My next book is nearly done, “Prudence and the Professor” is a steampunk romance
set in the West. My Professor is an inventor, so I get to create some really interesting
machines for him. My heroine is a secretary, one of the few women trained to operate
a “typewriting machine” -- which was an amazing tool that changed women’s lives. For
the first time more careers opened up to single women. It’s much lighter in tone than my
last few books, so it’s been good for me to get back to comedic situations like in my first
published book, “Beneath A Silver Moon”. Then I have Aelwyd to contend with, the older
sister in “Whistle Down the Wind” -- her story is next in the Mystic Moon series.
Here's a blurb from the book
Escaping from the persecution of the European witch hunts, a beautiful witch with the power to control the wind joins forces with a handsome Cavalier on a mission to save the King of England and the colony of Virginia.
Catlin Glyndwr is a tenth generation Mistress of Elements -- a hereditary witch who can call upon her elemental spirits for assistance in casting spells.
Accused of witchcraft in seventeenth century England, she faces the hangman. Even though she took a vow never to hurt anyone with her magic, if her true powers are revealed, she’ll be executed.
Sir Griffin Reynolds is on his way to the colony of Virginia, on a secret mission to locate Puritan rebels intent upon seizing the throne of King Charles II. When his best friend becomes deathly ill while interrogating a beautiful Welsh maiden accused of using magic to attack a local official – Griffin is forced to strike a bargain with her in order to save his friend’s life.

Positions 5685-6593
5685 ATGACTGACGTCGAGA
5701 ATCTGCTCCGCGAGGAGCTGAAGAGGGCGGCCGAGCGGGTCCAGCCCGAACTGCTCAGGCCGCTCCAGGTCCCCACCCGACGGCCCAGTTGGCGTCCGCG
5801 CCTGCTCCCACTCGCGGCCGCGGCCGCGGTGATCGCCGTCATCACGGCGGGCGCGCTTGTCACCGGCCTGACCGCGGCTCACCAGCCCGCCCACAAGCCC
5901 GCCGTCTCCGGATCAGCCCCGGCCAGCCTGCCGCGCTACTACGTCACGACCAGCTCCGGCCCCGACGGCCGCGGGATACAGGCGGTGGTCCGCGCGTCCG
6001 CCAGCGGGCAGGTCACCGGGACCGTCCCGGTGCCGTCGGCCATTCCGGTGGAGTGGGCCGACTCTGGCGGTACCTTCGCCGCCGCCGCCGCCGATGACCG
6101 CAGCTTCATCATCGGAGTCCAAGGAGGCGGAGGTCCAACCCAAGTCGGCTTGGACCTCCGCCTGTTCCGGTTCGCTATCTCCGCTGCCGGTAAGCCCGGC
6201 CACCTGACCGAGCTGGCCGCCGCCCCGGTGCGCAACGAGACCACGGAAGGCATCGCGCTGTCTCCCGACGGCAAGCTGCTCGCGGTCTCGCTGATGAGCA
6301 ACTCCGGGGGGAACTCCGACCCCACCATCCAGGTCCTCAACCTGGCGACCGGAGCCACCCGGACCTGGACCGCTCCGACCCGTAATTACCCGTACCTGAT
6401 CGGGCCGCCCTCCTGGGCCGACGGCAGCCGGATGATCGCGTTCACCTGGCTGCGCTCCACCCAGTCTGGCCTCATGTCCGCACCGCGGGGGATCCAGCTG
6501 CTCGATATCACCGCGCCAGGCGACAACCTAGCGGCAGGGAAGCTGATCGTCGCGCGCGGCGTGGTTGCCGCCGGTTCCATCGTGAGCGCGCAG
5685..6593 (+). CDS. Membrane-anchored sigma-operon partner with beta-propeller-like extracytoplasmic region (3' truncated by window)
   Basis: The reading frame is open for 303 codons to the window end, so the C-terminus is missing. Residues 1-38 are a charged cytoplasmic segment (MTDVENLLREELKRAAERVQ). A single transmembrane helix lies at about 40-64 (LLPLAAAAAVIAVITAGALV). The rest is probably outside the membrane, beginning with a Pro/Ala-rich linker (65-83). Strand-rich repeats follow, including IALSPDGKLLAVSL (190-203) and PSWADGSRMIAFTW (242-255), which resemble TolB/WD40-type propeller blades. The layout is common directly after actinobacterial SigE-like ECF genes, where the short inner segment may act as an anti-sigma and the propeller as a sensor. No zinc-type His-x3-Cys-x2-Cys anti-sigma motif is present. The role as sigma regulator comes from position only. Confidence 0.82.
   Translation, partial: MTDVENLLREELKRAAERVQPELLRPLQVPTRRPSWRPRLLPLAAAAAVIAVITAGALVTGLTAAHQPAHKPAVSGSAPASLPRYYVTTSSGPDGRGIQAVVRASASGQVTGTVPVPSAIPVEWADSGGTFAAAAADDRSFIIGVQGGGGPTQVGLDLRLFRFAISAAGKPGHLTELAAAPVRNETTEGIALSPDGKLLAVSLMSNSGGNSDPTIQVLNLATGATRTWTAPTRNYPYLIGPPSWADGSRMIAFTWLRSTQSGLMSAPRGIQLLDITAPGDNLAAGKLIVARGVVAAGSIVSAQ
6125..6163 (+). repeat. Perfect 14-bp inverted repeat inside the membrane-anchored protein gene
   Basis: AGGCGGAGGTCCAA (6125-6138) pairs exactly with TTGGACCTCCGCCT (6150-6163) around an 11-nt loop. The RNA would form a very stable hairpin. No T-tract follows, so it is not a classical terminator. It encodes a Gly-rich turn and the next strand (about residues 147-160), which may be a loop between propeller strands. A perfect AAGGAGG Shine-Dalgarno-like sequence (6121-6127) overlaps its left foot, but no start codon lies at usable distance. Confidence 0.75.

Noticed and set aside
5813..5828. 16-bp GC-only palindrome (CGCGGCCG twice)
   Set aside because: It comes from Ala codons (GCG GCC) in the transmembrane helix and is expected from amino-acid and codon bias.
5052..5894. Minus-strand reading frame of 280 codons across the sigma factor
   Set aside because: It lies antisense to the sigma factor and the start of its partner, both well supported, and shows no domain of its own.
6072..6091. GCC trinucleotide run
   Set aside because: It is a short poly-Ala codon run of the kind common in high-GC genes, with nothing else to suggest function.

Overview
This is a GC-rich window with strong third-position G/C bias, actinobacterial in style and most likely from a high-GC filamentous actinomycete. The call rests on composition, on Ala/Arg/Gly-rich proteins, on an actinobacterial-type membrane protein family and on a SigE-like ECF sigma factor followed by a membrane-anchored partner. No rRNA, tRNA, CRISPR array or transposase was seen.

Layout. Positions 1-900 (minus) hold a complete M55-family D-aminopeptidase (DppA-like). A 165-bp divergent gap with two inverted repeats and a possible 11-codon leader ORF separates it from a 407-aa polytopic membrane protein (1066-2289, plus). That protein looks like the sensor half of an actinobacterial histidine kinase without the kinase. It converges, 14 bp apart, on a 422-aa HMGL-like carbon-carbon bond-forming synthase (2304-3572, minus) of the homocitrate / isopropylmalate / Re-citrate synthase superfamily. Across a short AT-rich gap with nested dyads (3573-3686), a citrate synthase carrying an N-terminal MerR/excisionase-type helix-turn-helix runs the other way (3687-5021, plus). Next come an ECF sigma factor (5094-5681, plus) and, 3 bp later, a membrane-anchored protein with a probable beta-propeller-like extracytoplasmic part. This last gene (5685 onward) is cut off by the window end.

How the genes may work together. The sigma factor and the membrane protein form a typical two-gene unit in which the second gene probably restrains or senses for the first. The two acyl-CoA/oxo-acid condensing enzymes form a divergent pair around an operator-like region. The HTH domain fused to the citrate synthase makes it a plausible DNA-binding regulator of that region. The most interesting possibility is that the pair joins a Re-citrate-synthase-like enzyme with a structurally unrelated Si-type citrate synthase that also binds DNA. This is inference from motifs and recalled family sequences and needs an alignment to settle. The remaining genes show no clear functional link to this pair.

When Catlin and Griffin travel together on a voyage to the American colonies, they try to resist the pull of erotic sensuality that flares between them. It is a temptation they both soon crave. But danger lurks aboard ship and evil haunts Catlin. She must learn how her destiny is linked with that of the man who has vowed to protect her.
In a dangerous and unexplored world, where superstition exists along side the new discoveries of science, powerful elemental spirits are capable of assisting the magical adepts. But there is always danger in harnessing magic and a price to pay when one calls to the spirit world for help.
While Griffin tries to deny his attraction to Catlin, she works her own special magic on his heart and he discovers he cannot resist falling under her sensual spell.
Together, Catlin and Griffin learn that a journey of the heart requires courage, trust and the ability to believe in the astonishing gift of love.
Sounds like an awesome book right?? I'm excited to read it
Sibelle Stone is the pseudonym for award winning historical romance author Deborah Schneider. Sibelle writes sexy steampunk and paranormal stories, filled with magic, mad scientists, dirigibles, automatons, and creatures that would scare the panties off Deborah. In her spare time Sibelle enjoys dressing up in Victorian ensembles, modding play guns into something that looks a bit more sinister and wearing hats.